If you are one of the average Americans drinking 3.5 cups of caffeinated coffee a day, I’m pretty sure you’re going to tell me that you need your coffee, you can’t live without it and you feel awful if you don’t get it. If you are one to say that you think coffee is “drug in a mug,” you probably have reason to believe through reading or through personal experience that you and coffee (or more accurately the caffeine) don’t mix.
I get the question, “Is coffee bad for me?” all the time and to be honest I don’t have a straightforward answer because the reaction of caffeine in a person’s body is very bio-individual. Personally, I am sensitive to caffeine and cannot drink coffee everyday because I have a hard time metabolizing it. This is a very genetic tolerance. Some people can metabolize caffeine better than others based on the production of certain enzymes in the liver. Therefore, I often resort to green teas or some of the other options on my list below.
However, most of the population can handle about two cups of coffee (caffeine) per day and then a smaller percentage of the population can drink coffee right before going to bed and still get a restful nights sleep. Again, this happens because we all metabolize caffeine differently from one another. However, just because someone can metabolize caffeine doesn’t necessarily mean that they can tolerate caffeine. Caffeine tolerance is basically how your body will respond to caffeine over a long period of time and there’s a lot of research backing both ends of the spectrum here.
Yes, coffee in and of itself is a superfood. It’s packed with phytonutrients and there are some health benefits associated with moderate consumption, like increased stamina during exercise, increased memory, reduced kidney stone risk, and reduced mouth and throat cancer risk, just to name a few.
So based on this it sounds like we should be drinking coffee all day every day, right? Not so fast. There is something else going on in the body with two little tent shaped glands that sit on top of each kidney. These are your adrenal glands and they are receiving the full brunt of your coffee habit in not so great a way. Their job? To release hormones so that we can decipher between the fight-or-flight response when we’re confronted with stress. The caffeine keeps the adrenal glands constantly “on alert” and overtime this can lead to exhaustion or adrenal fatigue. Caffeine consumption also has a negative influence on cortisol. It will throw the balance of cortisol that we have in our body all out of whack. Naturally, cortisol levels are high in the morning to help us get moving to start the day, but people who have stressed adrenal glands are over producing cortisol so that it’s low instead of high in the morning. What happens next? You reach for your caffeine and an unhealthy cycle continues. High cortisol levels will also cause you to overeat and deprive you of a good night’s sleep.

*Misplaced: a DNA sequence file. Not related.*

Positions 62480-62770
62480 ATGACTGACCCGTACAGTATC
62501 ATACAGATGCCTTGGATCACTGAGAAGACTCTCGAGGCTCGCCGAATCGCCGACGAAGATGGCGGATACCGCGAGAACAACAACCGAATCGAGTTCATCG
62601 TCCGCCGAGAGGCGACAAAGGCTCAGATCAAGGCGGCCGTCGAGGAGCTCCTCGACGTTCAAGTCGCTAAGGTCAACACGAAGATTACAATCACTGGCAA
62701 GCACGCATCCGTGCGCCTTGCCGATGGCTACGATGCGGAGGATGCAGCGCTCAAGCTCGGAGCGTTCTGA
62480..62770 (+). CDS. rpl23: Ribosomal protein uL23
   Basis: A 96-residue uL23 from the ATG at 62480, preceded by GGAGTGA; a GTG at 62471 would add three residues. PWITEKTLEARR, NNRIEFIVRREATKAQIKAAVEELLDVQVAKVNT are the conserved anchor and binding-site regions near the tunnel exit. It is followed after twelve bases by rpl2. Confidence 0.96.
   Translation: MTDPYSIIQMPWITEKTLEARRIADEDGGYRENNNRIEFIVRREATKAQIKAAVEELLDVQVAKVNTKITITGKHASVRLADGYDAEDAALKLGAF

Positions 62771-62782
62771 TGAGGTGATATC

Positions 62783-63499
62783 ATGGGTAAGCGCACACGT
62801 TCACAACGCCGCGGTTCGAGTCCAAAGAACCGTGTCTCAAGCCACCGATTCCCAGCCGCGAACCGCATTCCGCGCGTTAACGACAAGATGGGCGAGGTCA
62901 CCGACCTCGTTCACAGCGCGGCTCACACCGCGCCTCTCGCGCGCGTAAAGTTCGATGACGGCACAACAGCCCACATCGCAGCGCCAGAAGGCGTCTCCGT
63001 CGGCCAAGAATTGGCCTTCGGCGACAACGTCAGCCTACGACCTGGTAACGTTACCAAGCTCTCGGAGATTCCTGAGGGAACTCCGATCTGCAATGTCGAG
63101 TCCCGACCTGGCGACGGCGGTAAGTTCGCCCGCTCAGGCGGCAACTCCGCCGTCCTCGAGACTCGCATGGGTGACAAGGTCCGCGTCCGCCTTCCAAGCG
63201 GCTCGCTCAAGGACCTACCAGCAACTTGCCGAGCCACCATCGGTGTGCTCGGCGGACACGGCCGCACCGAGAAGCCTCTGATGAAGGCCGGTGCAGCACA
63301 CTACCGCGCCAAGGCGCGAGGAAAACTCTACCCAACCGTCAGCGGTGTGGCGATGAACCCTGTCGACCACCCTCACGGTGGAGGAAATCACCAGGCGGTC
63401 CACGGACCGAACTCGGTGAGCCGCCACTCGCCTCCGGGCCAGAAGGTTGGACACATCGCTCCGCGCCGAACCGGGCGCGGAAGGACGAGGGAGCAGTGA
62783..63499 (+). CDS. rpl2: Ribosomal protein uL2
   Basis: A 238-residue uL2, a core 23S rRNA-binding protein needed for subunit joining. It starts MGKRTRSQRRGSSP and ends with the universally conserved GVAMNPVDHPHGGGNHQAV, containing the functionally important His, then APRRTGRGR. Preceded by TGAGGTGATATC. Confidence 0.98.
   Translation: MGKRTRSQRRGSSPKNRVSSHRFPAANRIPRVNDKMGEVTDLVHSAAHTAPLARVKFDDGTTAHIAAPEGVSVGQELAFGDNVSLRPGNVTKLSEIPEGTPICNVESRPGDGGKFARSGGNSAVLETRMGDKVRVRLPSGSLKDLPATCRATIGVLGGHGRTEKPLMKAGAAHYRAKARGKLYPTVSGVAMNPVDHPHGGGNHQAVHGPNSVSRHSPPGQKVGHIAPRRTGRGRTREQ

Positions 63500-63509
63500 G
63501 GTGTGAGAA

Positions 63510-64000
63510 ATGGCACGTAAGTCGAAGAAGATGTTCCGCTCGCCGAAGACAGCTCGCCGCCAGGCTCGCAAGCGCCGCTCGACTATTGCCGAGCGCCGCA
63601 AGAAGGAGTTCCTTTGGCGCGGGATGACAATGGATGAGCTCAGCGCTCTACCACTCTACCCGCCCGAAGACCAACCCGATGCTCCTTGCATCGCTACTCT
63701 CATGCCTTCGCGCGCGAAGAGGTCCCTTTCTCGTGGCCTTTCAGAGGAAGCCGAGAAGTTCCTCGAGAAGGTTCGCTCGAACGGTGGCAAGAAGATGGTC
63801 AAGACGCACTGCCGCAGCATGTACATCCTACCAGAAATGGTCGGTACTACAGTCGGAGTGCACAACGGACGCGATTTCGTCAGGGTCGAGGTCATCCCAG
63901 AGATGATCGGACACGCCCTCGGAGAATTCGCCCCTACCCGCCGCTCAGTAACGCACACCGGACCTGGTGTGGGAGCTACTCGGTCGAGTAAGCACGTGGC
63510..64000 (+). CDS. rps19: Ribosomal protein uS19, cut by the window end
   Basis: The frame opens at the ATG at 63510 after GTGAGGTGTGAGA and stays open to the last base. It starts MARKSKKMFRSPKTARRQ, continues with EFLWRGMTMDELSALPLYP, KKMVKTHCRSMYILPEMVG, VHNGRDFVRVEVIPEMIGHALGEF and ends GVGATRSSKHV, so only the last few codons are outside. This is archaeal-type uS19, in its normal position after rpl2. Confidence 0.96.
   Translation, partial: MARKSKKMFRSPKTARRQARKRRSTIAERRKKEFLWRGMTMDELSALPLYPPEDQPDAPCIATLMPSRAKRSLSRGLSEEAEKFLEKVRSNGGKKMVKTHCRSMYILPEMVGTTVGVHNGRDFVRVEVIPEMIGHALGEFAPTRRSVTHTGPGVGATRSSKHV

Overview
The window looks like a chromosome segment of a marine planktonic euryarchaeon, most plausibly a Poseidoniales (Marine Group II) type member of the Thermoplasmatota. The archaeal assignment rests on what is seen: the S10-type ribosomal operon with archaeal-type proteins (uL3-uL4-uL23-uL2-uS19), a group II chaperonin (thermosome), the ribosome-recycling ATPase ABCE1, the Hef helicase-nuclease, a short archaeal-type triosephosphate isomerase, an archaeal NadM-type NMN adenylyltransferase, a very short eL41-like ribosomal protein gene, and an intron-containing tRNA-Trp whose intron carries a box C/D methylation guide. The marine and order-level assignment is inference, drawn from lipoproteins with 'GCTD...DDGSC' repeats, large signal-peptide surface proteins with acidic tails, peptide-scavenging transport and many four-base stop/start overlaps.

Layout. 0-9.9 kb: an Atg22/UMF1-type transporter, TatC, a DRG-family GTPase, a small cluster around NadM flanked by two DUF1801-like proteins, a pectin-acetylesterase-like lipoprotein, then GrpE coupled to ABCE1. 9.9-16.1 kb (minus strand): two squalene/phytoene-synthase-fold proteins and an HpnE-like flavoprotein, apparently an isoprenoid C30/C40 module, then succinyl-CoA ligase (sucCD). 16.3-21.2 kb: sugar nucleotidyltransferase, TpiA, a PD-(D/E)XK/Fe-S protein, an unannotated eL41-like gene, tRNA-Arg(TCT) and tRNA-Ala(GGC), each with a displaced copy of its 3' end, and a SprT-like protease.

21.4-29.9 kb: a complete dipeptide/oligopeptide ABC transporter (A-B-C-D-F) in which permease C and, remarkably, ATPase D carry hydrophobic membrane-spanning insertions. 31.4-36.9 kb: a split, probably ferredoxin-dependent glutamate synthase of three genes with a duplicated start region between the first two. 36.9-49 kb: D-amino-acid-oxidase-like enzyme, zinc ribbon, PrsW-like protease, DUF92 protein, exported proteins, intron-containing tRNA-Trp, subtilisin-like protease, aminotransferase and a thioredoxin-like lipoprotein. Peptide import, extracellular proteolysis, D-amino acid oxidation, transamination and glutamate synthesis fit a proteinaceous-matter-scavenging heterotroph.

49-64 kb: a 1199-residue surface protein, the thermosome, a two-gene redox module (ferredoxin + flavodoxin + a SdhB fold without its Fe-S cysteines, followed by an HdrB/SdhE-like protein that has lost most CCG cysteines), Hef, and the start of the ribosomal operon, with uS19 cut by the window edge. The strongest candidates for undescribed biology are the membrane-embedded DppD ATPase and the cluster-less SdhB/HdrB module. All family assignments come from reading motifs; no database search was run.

Some other negative side effects associated with the overuse of caffeine include headaches and migraines (even though the reverse of this is believed to be true), poor fertility in women, indigestion and insomnia (among others). Coffee will also prevent some from getting their necessary water intake for the day and will create a very acidic environment inside us, which is never good for those of us wishing to have a hearty immune system.
If you are looking to reduce your caffeine consumption, my advice would be to drink two glasses of water in the morning before having your coffee. This will help to jump start and flush out your system so that over time coffee may not be the first thing it needs.
Check out these awesome healthy coffee swaps:
Matcha Green Tea - I can’t get enough of this stuff. Matcha tea trumps other green teas because you are ingesting the entire leaf as opposed to just the brewed water. It’s filled with nutrients and high in antioxidants and it tastes great!
Warm Lemon Water - I’ve talked about this before and I know it doesn’t resemble or taste anything like coffee, but give it a try! It will gently detox your liver and leave you feeling refreshed.
Drink Local Coffee - If you think I’m crazy for even suggesting you bring it down a notch, then don’t! But do yourself the favor of finding a local coffee roaster. Chances are it will taste much fresher and the chances of it containing mycotoxins (mold) are slim.
Herbal Coffee - Mountain Rose Herbs (.com) sells an herbal blend of organic roasted dandelion root, chicory root, roasted carob and maca powder. It has a rich and bold roasted flavor and is caffeine-free.
Vanilla “Latte” - Dr. Lipman says, “If you want something warm and comforting in the morning, you can heat up a mug of unsweetened vanilla almond milk (on the stove or in the microwave) with a dash of cinnamon and stevia to taste. It’s delicious! You could also add a teaspoon of cacao powder for a chocolate-y treat.”
These alternatives also do well for those experiencing afternoon dips. Instead of drinking a cold cup of coffee or brewing a new one, try one of these options first! I think you will be surprised by how much your body likes them. Good luck!
Until next time, Be Well.